Sunday, 23 January 2022

Ordinance making power U/a 123 and 223


BY: Bishrant Khatiwada, SLS ,Pune, Email:

An ordinance is a legislation that the President of India enacts only while the Indian parliament is not in session. On the suggestion of the union cabinet, the president signs an ordinance. Similarly, in a unicameral legislature, the governor can only begin ordinances when the legislative assembly is not in session, and in a bicameral legislature, the governor can only introduce ordinances when both the legislative assembly and the legislative council are not in session. 


The President's ability to issue ordinances is covered in Article 123. This is one of the several legislative authorities that the president possesses. When either of the two Houses of Parliament is not in session, Article 123 of the Indian Constitution gives the President the right to publish ordinances. As a result, the ordinances will not be able to be passed in Parliament. According to PanditH NKunzru (who was part in the drafting of the Indian Constitution), the primary rationale for giving the administration the ability to promulgate ordinances was "to cope with circumstances when an emergency in the country needed immediate action."

In case of T. venkata Reddy V. state of AP, the supreme court held that since the presidential ordinance making power which is listed in article 123 and 213 of Indian constitution is of a legislative character which can be seen as a sort of exercising the legislative power, so it cannot be questioned on grounds of motives or non-application of mind or on grounds of its propriety, expediency and necessity.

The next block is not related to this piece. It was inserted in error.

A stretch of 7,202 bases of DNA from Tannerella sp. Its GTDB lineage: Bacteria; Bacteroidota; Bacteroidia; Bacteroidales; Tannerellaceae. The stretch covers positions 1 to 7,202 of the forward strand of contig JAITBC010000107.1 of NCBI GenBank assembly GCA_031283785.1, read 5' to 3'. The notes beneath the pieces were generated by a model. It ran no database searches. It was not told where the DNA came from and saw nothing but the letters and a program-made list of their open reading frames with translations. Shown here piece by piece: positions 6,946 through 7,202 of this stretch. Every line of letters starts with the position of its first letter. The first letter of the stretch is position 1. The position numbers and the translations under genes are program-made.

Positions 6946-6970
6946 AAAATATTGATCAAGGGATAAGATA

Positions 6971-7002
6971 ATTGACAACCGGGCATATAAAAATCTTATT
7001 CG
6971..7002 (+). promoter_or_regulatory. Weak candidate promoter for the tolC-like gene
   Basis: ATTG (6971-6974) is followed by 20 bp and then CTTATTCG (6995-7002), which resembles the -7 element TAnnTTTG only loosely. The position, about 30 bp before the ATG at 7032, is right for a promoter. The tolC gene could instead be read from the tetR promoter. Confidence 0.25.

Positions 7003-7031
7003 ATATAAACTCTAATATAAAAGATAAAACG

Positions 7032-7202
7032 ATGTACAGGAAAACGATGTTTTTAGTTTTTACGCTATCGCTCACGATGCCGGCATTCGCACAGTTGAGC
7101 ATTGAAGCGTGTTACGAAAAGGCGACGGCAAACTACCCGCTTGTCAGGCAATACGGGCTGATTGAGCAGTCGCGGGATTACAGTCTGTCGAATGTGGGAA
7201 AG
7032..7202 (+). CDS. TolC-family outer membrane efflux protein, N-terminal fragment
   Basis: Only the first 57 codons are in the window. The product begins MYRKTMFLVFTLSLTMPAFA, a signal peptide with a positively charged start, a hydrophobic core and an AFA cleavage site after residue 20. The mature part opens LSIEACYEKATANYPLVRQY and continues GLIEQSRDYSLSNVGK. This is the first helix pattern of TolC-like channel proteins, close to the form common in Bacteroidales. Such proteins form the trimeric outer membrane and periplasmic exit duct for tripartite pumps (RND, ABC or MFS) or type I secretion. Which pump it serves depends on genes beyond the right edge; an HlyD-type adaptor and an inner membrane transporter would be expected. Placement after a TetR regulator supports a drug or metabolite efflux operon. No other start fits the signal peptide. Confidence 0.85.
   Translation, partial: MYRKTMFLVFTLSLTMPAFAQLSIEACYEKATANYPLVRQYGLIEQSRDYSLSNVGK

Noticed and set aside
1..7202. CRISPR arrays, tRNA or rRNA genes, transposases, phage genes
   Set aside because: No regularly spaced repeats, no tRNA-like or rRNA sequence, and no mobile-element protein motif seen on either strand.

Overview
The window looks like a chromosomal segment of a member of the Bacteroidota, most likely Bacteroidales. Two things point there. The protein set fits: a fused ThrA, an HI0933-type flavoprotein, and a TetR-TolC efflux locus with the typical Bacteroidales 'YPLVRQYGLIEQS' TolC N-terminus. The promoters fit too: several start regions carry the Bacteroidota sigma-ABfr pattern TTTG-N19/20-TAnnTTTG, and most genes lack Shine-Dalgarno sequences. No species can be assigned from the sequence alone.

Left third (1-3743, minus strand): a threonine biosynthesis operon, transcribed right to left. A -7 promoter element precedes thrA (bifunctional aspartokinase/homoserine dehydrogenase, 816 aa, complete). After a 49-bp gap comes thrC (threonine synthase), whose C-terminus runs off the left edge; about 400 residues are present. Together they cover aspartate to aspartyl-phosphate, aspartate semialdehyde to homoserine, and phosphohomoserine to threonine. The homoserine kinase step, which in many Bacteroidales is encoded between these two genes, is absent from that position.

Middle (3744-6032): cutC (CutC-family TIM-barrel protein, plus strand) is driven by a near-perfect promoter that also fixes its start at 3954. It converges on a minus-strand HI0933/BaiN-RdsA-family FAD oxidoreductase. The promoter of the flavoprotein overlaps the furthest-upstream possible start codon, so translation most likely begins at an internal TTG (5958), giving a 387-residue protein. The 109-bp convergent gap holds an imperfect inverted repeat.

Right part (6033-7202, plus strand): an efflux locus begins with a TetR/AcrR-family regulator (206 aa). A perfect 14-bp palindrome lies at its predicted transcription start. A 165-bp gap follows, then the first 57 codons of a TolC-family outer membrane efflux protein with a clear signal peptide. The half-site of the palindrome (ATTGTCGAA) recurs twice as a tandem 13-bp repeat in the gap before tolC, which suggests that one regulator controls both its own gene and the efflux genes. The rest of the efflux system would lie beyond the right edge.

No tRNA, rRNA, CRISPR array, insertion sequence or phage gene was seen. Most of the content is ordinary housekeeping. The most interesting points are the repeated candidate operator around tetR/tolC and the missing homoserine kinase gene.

The exercise of ordinance can be challenged, under such circumstances which has established the president that the president has not acted bona-fide. But in case one house or both of the houses of the parliament are prolonged deliberately with a certain view to enable the president of India to promulgate ordinance, the exercise of the power by the president cannot be called fraudulent or mala-fide. 

An ordinance must be transformed into law within 42 days after the start of the Parliament session. Only three times may an ordinance be re-promulgated. When the state legislative assembly is not in session, the governor of the state can promulgate ordinances under Article 213 of the Indian Constitution. The ability of the President and Governor to issue ordinances has been the subject of several critical arguments. Significant problems have been raised regarding judicial scrutiny of the executive's ordinance-making powers; the need for 'rapid action' when promulgating an ordinance; and the executive's grant of ordinance-making powers, given the concept of separation of powers.

The ordinance making power under the constitution of India enlisted on Article 123, is subject to some restrictions as the power of parliament to make laws, thus the president of India can make ordinance on some maters enlisted on Schedule VII of the Constitution.